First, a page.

I am so excited and proud that a team of three Yale Consortium members (Tiffany Dockery, Myles Bradley and myself) placed 2nd at the Howard University MBA Exclusive Case Competition on Saturday, October 27, 2012. The case was an extremely challenging workforce reduction scenario and was based on strong quantitative analysis. I am very proud of our effort, especially taking into account the fact that the week that we received the case we were on Fall Break and all 3 team members were in different cities (in my case I was in a different country!). Having now taken part in several case competitions and having placed highly in one, I have had time to reflect on the importance of the case competition experience as well as some best practices (which I will share in a separate blog post). Great things about case competitions include:
1. They give you a chance to analyze a field about which you may have little knowledge. One of the greatest attributes of the case competition is that you are learning about a subject that otherwise you probably would not have time to learn about. From corporate support of nonprofits, to marketing and pricing an electric vehicle and workforce reduction strategies, I am more intelligent in a handful of fields that otherwise I would not know the first thing about. The time that you spend researching, brainstorming and organizing the presentation really allows you to form in depth conclusions about a market and who knows down the road where that information could become valuable.
2. Time spent working on a case competition helps to build relationships at school. As I mentioned above, in this most recent case competition my team only had about 6 days to work on a case that was slated to take about 2 weeks. Thus, we spent A LOT of time together. In this particular group I knew Tiffany well, but I did not know Myles well although I thought very highly of him from our limited interactions. During the week, Myles “drove” our financial model (and did an excellent job) and I worked with him every step of the way. Needless to say, we spent a number of hours together many times late into the night. After going through this experience I have developed a much stronger relationship with Myles. When spending time together like this you can’t talk about the case 100% of the time, so it was nice to get to know more about his background and what is important to him. He is an outstanding young man and I am glad to call him a friend. You have to be ready to really get to know someone in prepping for a case competition because there will be some stressful times, and people’s true colors come out in those times. For instance, Tiffany Dockery does not get stressed under time constraints; she is always even keel (like Tim Duncan in the 4th quarter). This is a great attribute to have on your team when many times things are a “photo finish.”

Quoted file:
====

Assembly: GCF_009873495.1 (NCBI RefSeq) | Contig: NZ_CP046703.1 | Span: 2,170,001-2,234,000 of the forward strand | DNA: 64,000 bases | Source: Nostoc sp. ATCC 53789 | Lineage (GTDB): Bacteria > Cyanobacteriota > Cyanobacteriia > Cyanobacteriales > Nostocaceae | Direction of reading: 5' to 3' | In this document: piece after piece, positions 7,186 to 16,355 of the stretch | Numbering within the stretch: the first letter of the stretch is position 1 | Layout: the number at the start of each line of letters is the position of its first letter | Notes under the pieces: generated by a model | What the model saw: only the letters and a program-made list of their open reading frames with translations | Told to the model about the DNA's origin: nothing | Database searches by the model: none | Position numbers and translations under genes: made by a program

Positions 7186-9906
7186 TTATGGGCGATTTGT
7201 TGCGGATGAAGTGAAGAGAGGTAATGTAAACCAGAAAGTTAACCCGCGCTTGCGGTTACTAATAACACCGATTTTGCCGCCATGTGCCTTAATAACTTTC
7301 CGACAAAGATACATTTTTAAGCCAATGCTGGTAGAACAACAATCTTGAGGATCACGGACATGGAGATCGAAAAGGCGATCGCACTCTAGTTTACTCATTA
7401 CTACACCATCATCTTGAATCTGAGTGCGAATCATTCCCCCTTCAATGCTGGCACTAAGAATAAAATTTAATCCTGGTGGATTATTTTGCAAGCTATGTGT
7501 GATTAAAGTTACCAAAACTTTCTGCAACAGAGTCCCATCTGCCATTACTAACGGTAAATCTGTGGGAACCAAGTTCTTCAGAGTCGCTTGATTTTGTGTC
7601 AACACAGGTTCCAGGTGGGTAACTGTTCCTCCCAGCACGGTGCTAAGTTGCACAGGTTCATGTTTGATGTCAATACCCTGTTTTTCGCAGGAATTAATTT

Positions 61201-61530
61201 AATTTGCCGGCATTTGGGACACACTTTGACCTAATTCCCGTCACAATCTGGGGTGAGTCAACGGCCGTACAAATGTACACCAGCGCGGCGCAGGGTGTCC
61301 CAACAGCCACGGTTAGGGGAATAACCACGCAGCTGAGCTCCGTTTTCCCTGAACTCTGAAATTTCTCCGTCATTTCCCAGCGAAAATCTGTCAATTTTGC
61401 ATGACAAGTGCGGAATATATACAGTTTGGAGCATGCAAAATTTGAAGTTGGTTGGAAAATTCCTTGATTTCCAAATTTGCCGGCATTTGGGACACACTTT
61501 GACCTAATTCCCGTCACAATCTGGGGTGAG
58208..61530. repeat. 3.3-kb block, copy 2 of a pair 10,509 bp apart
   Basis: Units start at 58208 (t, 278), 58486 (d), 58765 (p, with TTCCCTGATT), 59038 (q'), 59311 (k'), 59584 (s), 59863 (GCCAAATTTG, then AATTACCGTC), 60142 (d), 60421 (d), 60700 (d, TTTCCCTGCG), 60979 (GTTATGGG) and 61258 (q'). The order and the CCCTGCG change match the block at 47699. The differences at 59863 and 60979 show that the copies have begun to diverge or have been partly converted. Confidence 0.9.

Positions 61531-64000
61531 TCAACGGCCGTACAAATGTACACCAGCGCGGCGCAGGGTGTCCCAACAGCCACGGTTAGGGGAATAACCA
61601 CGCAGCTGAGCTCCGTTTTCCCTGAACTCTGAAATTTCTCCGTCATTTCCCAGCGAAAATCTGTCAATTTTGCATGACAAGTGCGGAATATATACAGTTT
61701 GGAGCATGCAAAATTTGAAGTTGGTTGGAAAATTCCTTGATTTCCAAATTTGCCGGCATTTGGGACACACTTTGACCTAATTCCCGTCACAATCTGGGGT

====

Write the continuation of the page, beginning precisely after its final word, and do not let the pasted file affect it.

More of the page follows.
3. They allow you to work on your presentation skills and force you to think on your feet. After working and analyzing a case, the product is generally a PowerPoint deck that you must present to judges. In the MBA Exclusive final round, we had to present not only to judges from the sponsoring company but also to the general public. If you are not comfortable with your public speaking, this is a great place to work on that skill. The presentation must be smooth, have a nice flow and most importantly highlight the substance of your recommendations while not getting lost in the details. Just as important, during the Q&A portion of the competition you have to be prepared to field questions and face the assumptions that you have made and maybe the items that you have not addressed in your analysis.
4. They pay and allow you to network. Last but not least, case competition pay. Competitions range from $100 to $25K for first place winners (and second and third place winners win money as well in most competitions). Companies are picking your brain for ideas as you are solving real world problems many times, thus they provide an incentive for you to offer such ideas. Further, case competitions are a great way to network with other business students and with companies. Many companies sponsor case competitions because they are looking to recruit talent, thus if you distinguish yourself in this setting it can provide you with some new corporate contacts.